Wednesday, June 25, 2008


This comment is for the sub editors who often do not pay close enough attention to grammatical errors in scripts presented to them by reporters.

"Hi Martine,

"You all often call out newspaper writers for grammatical errors as in your post yesterday (Different Strokes 2). I don’t think that’s fair to the writers. Under deadline pressure reporters make grammatical errors. That’s acceptable. What you don’t want are factual errors.

"A reporter’s job is to get the story, not write it up in award-winning prose. That’s the job of the subs and rewrite team. I think a lot of the errors you highlight should be caught by competent sub editors.

"I agree that the overall standard of reporting and journalism needs to improve, but let’s apportion blame where it’s deserved. Sub editors are supposed to be the grammatical gatekeepers at newspapers. Clearly, the ones at our newspapers are not doing what they’re paid to do.


Our response was you are correct, the subs need to do their jobs. Hopefully though with pressure being put on the reporters, they will in turn put pressure on the subs to do their jobs. But there are also factual errors in some of the stories we have highlighted, like the conflicting information on the same story published in different newspapers.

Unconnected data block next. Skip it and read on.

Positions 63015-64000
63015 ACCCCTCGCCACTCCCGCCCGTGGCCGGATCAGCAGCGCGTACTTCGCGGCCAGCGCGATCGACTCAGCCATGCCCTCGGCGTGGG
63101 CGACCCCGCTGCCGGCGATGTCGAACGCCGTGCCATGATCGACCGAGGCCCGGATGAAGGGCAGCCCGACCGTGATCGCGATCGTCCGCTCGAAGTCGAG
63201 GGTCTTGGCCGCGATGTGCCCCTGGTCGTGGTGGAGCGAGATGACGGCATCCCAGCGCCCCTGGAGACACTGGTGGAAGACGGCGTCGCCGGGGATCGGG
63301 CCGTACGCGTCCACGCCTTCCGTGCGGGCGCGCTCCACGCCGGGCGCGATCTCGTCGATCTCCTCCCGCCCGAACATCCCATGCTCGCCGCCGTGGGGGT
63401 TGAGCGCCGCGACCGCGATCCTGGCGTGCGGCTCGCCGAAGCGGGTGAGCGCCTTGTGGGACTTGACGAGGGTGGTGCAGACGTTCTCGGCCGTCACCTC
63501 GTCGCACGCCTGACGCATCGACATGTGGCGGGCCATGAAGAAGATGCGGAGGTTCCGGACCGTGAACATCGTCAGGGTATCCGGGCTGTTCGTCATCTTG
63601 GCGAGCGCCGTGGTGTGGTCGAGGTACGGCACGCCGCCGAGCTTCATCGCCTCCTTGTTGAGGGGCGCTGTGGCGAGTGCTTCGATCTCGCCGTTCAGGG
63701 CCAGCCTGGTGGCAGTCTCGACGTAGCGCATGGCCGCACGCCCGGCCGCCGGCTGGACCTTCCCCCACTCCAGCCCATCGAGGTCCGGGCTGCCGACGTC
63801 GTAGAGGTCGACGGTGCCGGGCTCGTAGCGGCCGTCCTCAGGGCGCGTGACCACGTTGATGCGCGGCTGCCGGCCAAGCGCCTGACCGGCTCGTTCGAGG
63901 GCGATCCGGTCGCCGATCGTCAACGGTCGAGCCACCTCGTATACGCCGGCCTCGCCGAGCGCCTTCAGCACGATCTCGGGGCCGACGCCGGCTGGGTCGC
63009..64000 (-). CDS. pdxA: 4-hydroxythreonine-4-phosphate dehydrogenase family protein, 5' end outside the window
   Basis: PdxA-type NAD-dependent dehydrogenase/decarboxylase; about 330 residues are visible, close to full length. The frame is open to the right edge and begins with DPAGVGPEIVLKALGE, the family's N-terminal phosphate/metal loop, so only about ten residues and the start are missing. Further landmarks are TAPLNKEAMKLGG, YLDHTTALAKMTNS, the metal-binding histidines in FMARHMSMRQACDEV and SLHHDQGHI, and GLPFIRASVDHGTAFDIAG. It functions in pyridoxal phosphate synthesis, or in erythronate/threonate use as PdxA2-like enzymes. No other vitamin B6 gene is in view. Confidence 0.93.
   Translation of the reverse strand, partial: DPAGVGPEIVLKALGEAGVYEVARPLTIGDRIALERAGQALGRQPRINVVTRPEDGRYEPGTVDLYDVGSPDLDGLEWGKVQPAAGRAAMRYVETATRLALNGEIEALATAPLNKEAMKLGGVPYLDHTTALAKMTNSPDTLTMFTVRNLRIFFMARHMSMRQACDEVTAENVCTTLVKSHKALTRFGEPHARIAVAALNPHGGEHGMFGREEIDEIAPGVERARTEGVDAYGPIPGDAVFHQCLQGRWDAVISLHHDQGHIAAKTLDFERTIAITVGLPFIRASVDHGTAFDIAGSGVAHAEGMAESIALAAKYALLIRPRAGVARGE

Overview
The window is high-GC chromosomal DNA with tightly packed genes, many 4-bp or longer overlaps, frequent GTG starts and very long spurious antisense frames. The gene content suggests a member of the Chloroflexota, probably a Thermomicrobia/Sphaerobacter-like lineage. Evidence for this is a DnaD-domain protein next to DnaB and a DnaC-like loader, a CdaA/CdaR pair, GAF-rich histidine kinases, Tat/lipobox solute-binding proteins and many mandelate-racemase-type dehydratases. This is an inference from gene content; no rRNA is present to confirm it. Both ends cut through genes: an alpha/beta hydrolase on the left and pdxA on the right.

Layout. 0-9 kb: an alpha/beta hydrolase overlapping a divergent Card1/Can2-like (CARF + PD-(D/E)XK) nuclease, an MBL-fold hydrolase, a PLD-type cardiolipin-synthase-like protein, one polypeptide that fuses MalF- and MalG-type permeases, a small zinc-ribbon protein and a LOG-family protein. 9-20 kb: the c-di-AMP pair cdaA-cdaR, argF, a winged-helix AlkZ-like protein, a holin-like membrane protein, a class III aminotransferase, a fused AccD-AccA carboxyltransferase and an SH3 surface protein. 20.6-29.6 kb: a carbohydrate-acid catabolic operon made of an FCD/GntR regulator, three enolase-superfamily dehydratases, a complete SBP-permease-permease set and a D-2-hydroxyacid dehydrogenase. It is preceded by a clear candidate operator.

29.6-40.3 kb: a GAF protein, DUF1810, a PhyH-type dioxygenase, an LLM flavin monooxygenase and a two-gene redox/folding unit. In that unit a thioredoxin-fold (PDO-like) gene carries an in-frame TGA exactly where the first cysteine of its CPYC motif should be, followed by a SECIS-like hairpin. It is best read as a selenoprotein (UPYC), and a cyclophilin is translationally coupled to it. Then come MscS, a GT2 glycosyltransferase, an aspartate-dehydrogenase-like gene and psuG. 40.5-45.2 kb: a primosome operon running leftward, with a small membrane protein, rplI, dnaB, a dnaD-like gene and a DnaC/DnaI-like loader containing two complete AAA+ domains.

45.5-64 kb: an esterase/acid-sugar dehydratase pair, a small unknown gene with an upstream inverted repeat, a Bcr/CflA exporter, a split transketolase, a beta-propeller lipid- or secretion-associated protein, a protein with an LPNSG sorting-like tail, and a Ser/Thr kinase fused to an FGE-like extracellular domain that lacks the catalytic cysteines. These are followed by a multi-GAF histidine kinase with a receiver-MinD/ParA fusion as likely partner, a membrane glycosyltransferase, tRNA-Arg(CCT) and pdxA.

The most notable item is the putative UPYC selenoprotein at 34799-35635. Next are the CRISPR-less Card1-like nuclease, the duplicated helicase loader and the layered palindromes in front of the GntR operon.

Reporters have to pay attention to what their sources tell them. It's probably easy to call up a source to get info, but aren't the people who have the real facts the police officers who are at the scene of a crime or accident? Wouldn't they be able to say whether the man who died was a passenger in the front seat or the back seat of the maxi? Or whether a log from a truck came loose and hit the passenger who died, instead of the truck crashing into the maxi?
Or the baby that died was a girl instead of a boy?
Or there were 3 people in the car instead of two?
So yes, the reporters are responsible for giving us the facts of the story, but sometimes it's difficult to even get those straight.
Who's at fault there?